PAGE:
Obviously we can note at least two problems with this strategy. The first is the problem Perry Anderson identified with post-structuralism: the randomization of history. Rather than generating the tension or contradiction of a dialectic this spatial arrangement of images and signifiers merely serves to mix-up and even neutralise the ‘charge’ of the toxic materials it plays with. The result is not so much a force-field, but rather a slackening of tension. The second, inverse, problem is that this integration and neutralization servers a jouissance – a pained ‘enjoyment’ – that reactivates the toxic core as aesthetic option. Far from challenging the fascination of fascism this ‘weird fascism’ integrates the toxic core as ‘attractive’ possibility.
In some ways the point is that we can’t simply immunise ourselves against these problems or possibilities. The final issue of the graphic novel concerns, in its text, the disintegration of Lord Horror as his insides push out through his skin. This terminal collapse involves reprising the key image elements, under the pressure that refuses to integrate. The tension of this (dis)integrative moment remains and, I should say, never fails to disturb me. So, I’m not simply recommending a return to the malignant politics of some of the Old Weird writers. Instead, I’m interested in how this malignant politics feeds the horror element of the Weird and how Savoy’s return to this malignant politics puts the contemporary Weird under pressure. This, I think, is the tension of our moment.
 Algernon Blackwood, Selected Tales of Algernon Blackwood (West Drayton: Penguin, 1943), pp.22-50.
 This model is, in fact, figured in Lovecraft’s own fiction. In his story ‘The Whisperer in Darkness’ (1931) one character, who has had his brain transferred into a metal cylinder by the Fungi from Yuggoth (!), claims ‘‘What I had thought morbid and shameful and ignominious is in reality awesome and mind-expanding and even glorious – my previous estimate being merely a phase of man’s eternal tendency to hate and fear and shrink from the utterly different.’ (193)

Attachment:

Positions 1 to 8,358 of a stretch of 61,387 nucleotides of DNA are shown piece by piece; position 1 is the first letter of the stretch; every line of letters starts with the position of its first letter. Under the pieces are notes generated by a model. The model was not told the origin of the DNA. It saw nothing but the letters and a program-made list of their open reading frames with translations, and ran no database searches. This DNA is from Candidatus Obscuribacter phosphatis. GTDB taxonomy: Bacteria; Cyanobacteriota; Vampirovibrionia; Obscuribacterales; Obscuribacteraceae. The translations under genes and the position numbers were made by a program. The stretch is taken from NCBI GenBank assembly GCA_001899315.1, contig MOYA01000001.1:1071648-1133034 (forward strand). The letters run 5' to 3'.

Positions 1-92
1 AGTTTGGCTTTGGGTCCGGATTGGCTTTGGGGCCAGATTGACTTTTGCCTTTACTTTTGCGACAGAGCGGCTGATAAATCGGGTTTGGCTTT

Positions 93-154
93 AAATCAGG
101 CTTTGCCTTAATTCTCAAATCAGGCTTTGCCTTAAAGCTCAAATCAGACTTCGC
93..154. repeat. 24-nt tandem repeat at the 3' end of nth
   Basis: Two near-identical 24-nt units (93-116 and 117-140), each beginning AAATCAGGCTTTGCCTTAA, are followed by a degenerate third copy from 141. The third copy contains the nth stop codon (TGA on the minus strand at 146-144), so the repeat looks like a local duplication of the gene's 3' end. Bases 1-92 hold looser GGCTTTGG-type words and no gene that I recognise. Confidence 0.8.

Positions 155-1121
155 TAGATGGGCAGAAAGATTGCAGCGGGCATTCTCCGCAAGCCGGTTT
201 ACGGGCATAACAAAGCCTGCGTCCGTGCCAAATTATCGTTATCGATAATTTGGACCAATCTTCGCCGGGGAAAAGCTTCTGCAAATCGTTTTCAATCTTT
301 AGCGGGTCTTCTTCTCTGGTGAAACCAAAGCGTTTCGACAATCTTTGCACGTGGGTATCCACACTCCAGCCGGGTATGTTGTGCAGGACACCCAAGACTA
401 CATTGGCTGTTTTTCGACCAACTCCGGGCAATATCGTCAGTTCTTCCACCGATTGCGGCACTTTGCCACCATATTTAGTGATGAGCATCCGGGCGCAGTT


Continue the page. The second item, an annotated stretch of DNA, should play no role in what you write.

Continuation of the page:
Grant Morrison, ‘Lovecraft in Heaven’, in The Starry Wisdom, ed. D.M. Mitchell (London: Creation Books, 1994), pp.13-18.
 Ibid., p.16.
 Ibid., p.18.
 Ibid., p.18.
 Gilles Deleuze and Félix Guattari, A Thousand Plateaus, trans. Brian Massumi (London: Athlone, 1988), p.240.
 For a complete listing of Lord Horror’s appearances see the ‘Lord Horror Timeline’ in Keith Seward, Horror Panegyric (Manchester: Savoy, 2008), pp.119-125.
 John Coulthart, ‘Drawing the Dark’, in The Haunter of the Dark and other Grotesque Visions, intro. Alan Moore (London: Oneiros Books, 2006).
 J.G. Ballard, The Drowned World  (Harmondsworth: Penguin, 1965), p.72.
 Michael Paraskos, Review of Reverbstorm, The Spectator 9 March 2013: http://www.spectator.co.uk/books/8857521/murder-rape-and-racism/
 Coulthart, ‘Drawing the Dark’.
 Fredric Jameson, Valences of the Dialectic (London and New York: Verso, 2009), pp.66-70.
 On the collapse of time, and other coordinates of plot/structure in Lord Horror, see Keith Seward, Horror Panegyric (Manchester: Savoy, 2008), pp.23-29.
 H. P. Lovecraft, ‘The Call of Cthulhu’, in The Call of Cthulhu and Other Weird Stories, ed. and intro. S. T. Joshi (London: Penguin, 1999), pp.165-6.
 Benjamin Noys, ‘Fascinating (British) Fascism: David Britton’s Lord Horror’, Rethinking History 6.3 (Winter 2002): 305–318, and ‘Fascinating (British) Fascism: Lord Horror to Meng & Ecker’ Afterword in David Britton, Fuck Off and Die, illustrated by K. Guidio (Manchester: Savoy Books, 2005).